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The Success of Acquisitions: Evidence From Disvestitures

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  • Steven Kaplan
  • Michael S. Weisbach

Abstract

This paper studies a sample of large acquisitions completed between 1971 arid 1982. By the end of 1989, acquirers have divested almost 44% of the target companies. Using the accounting gain or loss recognized by the acquirer, press reports, and the sale price, we characterize the ex post success of the divested acquisitions and consider only 34% to 50% of classified divestitures as unsuccessful. Acquirer returns and total (acquirer arid target) returns at the acquisition announcement are significantly lower for unsuccessful acquisitions than for divestitures not classified as unsuccessful arid for acquisitions not divested. These results suggest that market reactions to acquisition announcements reflect expectations of future profits and that unprofitable acquisitions are recognized as such when initiated. Diversifying acquisitions are almost four times more likely to be divested than related acquisitions. However, we do not find strong evidence that diversifying acquisitions were less successful than related ones.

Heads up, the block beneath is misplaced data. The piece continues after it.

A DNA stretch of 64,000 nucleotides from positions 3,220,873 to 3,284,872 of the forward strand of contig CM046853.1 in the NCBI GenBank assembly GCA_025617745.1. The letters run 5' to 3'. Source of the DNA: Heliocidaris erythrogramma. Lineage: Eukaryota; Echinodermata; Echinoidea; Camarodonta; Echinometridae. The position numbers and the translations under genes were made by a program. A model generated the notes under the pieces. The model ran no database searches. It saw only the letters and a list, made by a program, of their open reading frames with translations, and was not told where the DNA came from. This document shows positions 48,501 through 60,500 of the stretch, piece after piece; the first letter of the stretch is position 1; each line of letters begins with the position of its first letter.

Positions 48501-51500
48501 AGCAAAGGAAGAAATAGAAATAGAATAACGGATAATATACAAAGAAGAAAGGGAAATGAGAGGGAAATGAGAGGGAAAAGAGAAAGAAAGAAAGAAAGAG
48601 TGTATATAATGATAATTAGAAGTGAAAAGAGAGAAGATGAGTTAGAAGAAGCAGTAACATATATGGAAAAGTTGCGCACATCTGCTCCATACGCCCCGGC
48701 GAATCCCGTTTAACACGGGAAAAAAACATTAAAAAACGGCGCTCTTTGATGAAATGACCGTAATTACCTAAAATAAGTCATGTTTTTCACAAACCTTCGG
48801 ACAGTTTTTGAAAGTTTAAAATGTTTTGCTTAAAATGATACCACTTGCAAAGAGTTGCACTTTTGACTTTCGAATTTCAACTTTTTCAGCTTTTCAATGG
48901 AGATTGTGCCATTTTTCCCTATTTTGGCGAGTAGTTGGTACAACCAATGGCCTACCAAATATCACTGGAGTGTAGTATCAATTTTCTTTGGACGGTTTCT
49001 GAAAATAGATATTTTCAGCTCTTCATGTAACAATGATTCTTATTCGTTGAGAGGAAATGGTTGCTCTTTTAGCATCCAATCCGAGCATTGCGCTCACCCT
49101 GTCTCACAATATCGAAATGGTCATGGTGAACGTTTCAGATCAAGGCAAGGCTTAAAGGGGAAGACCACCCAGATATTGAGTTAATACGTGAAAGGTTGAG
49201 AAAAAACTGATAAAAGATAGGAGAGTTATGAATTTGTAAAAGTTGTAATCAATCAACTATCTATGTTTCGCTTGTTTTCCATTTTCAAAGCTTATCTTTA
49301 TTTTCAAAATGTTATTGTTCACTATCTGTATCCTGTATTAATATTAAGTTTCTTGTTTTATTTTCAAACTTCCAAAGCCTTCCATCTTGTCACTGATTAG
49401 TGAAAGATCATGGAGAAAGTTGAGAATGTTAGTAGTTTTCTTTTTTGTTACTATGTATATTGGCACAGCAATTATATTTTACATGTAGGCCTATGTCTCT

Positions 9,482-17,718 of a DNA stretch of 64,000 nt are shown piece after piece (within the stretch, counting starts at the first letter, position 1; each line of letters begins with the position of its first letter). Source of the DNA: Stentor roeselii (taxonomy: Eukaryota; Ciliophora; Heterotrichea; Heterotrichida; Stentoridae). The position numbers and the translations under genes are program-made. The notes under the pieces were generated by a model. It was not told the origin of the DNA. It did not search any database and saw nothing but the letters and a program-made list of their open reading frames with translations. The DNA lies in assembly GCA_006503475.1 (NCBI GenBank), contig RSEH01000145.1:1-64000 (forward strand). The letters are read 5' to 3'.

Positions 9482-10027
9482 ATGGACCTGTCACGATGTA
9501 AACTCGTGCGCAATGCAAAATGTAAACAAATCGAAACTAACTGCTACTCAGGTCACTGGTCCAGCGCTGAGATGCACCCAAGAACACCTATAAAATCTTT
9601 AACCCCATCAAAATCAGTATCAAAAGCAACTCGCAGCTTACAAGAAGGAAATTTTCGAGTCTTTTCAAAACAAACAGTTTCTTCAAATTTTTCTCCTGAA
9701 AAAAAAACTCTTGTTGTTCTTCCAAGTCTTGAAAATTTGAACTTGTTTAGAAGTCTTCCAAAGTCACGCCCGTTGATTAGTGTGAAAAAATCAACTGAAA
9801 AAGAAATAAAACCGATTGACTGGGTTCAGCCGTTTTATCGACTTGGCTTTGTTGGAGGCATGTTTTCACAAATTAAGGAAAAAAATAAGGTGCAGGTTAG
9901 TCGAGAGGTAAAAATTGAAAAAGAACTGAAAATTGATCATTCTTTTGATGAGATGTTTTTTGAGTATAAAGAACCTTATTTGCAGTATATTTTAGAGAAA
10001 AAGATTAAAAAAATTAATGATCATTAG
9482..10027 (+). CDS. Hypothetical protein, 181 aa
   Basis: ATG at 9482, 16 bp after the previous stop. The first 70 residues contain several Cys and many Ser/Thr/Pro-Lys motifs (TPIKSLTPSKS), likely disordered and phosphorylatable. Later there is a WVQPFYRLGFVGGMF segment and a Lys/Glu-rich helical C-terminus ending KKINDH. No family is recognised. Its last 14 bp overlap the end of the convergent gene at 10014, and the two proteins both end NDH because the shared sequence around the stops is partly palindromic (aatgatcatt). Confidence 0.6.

Suggested Citation

  • Steven Kaplan & Michael S. Weisbach, 1990. "The Success of Acquisitions: Evidence From Disvestitures," NBER Working Papers 3484, National Bureau of Economic Research, Inc.
  • Handle: RePEc:nbr:nberwo:3484
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